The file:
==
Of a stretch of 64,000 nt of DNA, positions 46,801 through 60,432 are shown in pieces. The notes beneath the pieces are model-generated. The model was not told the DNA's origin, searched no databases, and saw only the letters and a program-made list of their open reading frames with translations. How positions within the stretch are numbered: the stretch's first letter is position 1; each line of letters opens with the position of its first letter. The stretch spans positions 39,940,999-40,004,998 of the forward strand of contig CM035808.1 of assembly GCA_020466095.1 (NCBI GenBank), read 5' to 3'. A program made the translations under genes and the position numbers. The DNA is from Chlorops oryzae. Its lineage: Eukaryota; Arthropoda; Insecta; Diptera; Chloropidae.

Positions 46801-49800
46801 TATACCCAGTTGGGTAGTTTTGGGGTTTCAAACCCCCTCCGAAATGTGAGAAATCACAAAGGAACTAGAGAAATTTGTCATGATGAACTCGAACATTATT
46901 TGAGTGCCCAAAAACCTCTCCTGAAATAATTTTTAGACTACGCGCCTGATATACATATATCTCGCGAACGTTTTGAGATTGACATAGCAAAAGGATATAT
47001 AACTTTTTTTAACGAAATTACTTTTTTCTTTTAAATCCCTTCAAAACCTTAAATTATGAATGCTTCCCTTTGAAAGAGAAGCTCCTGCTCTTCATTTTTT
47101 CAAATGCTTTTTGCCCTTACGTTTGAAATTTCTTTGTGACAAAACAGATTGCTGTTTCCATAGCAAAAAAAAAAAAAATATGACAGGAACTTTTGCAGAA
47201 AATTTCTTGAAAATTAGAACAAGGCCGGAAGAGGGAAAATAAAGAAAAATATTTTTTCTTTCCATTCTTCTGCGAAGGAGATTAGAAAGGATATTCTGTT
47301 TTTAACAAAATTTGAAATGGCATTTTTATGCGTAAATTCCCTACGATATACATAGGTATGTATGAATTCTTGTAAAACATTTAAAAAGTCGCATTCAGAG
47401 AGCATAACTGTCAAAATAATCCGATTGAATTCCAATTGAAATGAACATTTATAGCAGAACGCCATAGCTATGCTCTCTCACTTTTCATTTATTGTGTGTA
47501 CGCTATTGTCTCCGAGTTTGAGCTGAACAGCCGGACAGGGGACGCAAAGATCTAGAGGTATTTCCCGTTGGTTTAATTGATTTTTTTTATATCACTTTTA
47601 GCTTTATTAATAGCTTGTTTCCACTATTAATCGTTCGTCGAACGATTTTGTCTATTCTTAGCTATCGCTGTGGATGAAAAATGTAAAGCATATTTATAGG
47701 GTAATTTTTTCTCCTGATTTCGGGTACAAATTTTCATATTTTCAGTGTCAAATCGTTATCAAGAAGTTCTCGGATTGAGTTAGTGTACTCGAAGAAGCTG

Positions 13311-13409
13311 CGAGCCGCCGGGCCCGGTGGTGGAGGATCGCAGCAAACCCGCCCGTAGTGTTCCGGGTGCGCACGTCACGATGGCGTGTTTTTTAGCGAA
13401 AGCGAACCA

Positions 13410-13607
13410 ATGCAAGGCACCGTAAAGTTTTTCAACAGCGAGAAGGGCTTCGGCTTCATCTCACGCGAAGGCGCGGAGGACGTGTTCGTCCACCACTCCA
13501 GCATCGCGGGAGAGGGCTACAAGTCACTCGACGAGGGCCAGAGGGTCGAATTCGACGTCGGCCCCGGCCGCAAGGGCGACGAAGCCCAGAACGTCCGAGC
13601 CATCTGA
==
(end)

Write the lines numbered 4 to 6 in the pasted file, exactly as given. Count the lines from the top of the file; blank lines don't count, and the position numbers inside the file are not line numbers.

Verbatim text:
46901 TGAGTGCCCAAAAACCTCTCCTGAAATAATTTTTAGACTACGCGCCTGATATACATATATCTCGCGAACGTTTTGAGATTGACATAGCAAAAGGATATAT
47001 AACTTTTTTTAACGAAATTACTTTTTTCTTTTAAATCCCTTCAAAACCTTAAATTATGAATGCTTCCCTTTGAAAGAGAAGCTCCTGCTCTTCATTTTTT
47101 CAAATGCTTTTTGCCCTTACGTTTGAAATTTCTTTGTGACAAAACAGATTGCTGTTTCCATAGCAAAAAAAAAAAAAATATGACAGGAACTTTTGCAGAA